Here, as compensation is an adverb modifying were offered (the immediately preceding verb).
Question: HOW were two free tickets offered?

Answer choice A implies the following:
Food processors are able to inflict as serious injuries.
Here, as serious injuries seems to be an ADVERB serving to modify to inflict (the immediately preceding verb form).
Question: HOW are food processors able to inflict?
This meaning is nonsensical, implying that the usage of as serious injuries is incorrect.

To convey the intended meaning, injuries must serve not as part of an adverb but as a DIRECT OBJECT, as in the OA:
Here, injuries serves not as part of an adverbial as-modifier but as the direct object of inflicting.
Question: WHAT are gadgets capable of inflicting?
Answer: They are capable of inflicting INJURIES.

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ngk4mba3236 Master | Next Rank: 500 Posts
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Sat Apr 23, 2016 10:30 am
GMATGuruNY wrote:
When as + NOUN PHRASE immediately follows a VERB FORM, it generally serves as an ADVERB modifying the preceding verb form.

Answer choice A implies the following:
Food processors are able to inflict as serious injuries.
Here, as serious injuries seems to be an ADVERB serving to modify to inflict (the immediately preceding verb form).
Question: HOW are food processors able to inflict?
This meaning is nonsensical, implying that the usage of as serious injuries is incorrect.
gmatguru,
can understand most of your earlier reply. just a quick clarification needed on the above quote:

if we consider option A along with the rest of the sentence, then the structure evolves - "food processors...are able to inflict as serious injuries as those caused by...machine". so here, although as + NOUN PHRASE immediately follows a VERB FORM, the portion after "as + NOUN PHRASE" contains as + PRONOUN as part of the comparison depicted in this sc.

so, not able to get how this complete structure -- VERB FORM + as + NOUN PHRASE + as + PRONOUN -- becomes incorrect! because in GMAT comparison , we get structure like as NOUN as NOUN/PRONOUN, I guess!

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Sat Apr 23, 2016 5:18 pm
ngk4mba3236 wrote:
GMATGuruNY wrote:
When as + NOUN PHRASE immediately follows a VERB FORM, it generally serves as an ADVERB modifying the preceding verb form.

Answer choice A implies the following:
Food processors are able to inflict as serious injuries.
Here, as serious injuries seems to be an ADVERB serving to modify to inflict (the immediately preceding verb form).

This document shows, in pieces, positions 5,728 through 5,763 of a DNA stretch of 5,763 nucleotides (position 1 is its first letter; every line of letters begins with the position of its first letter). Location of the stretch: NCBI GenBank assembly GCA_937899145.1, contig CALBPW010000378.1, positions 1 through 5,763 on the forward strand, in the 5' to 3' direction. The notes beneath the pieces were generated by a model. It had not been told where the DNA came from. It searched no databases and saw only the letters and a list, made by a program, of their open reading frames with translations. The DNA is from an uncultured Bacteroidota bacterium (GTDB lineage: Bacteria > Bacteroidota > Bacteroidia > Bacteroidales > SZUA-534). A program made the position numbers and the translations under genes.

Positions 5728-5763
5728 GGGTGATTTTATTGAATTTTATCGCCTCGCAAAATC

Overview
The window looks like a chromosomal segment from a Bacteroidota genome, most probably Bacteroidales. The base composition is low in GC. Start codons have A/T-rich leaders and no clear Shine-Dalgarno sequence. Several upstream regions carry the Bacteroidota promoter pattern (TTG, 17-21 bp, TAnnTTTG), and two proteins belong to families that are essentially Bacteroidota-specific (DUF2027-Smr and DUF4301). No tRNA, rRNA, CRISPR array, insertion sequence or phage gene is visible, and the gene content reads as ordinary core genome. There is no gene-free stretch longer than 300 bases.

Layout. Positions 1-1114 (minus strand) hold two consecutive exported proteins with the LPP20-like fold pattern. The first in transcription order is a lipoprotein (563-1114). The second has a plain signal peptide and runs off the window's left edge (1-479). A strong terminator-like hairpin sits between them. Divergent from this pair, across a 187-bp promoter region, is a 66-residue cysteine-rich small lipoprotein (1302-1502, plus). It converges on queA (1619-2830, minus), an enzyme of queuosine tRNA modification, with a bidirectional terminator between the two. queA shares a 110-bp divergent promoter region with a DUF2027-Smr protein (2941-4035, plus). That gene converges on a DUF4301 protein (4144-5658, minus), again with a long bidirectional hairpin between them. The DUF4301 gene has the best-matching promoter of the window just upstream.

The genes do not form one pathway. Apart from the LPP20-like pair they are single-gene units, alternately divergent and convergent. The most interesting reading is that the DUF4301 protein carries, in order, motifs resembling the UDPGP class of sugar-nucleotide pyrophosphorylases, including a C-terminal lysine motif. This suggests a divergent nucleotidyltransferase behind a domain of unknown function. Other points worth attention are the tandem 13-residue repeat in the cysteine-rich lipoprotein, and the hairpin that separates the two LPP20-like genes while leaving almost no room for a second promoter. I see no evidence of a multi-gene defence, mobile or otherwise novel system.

Question: HOW are food processors able to inflict?
This meaning is nonsensical, implying that the usage of as serious injuries is incorrect.
gmatguru,
can understand most of your earlier reply. just a quick clarification needed on the above quote:

if we consider option A along with the rest of the sentence, then the structure evolves - "food processors...are able to inflict as serious injuries as those caused by...machine". so here, although as + NOUN PHRASE immediately follows a VERB FORM, the portion after "as + NOUN PHRASE" contains as + PRONOUN as part of the comparison depicted in this sc.

so, not able to get how this complete structure -- VERB FORM + as + NOUN PHRASE + as + PRONOUN -- becomes incorrect! because in GMAT comparison , we get structure like as NOUN as NOUN/PRONOUN, I guess!

as + NOUN + as + NOUN/PRONOUN is not a viable structure.
The correct structure is as + MODIFIER + as + NOUN/PRONOUN.
Examples:
Highway 5 is as LONG as HIGHWAY 10.
Mary exercises as FREQUENTLY as STEVE.
Cars as POPULAR as THOSE produced last year
.

A: as serious injuries as those
This structure is unidiomatic, since the first as may NOT be followed by a noun.
The proper structure -- as + MODIFIER + as + NOUN/PRONOUN -- is given in the OA:
injuries as SERIOUS as THOSE caused by an industrial wood-planing machine.

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Mo2men Legendary Member
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Sun Apr 24, 2016 8:41 am
GMATGuruNY wrote:
ngk4mba3236 wrote:
Many kitchens today are equipped with high-speed electrical gadgets, such as blenders and food processors, which are able to inflict as serious injuries as those caused by an industrial wood-planing machine.

(A) which are able to inflict as serious injuries as those
(B) which can inflict serious injuries such as those
(C) inflicting injuries as serious as that having been
(D) capable to inflict injuries as serious as that
(E) capable of inflicting injuries as serious as those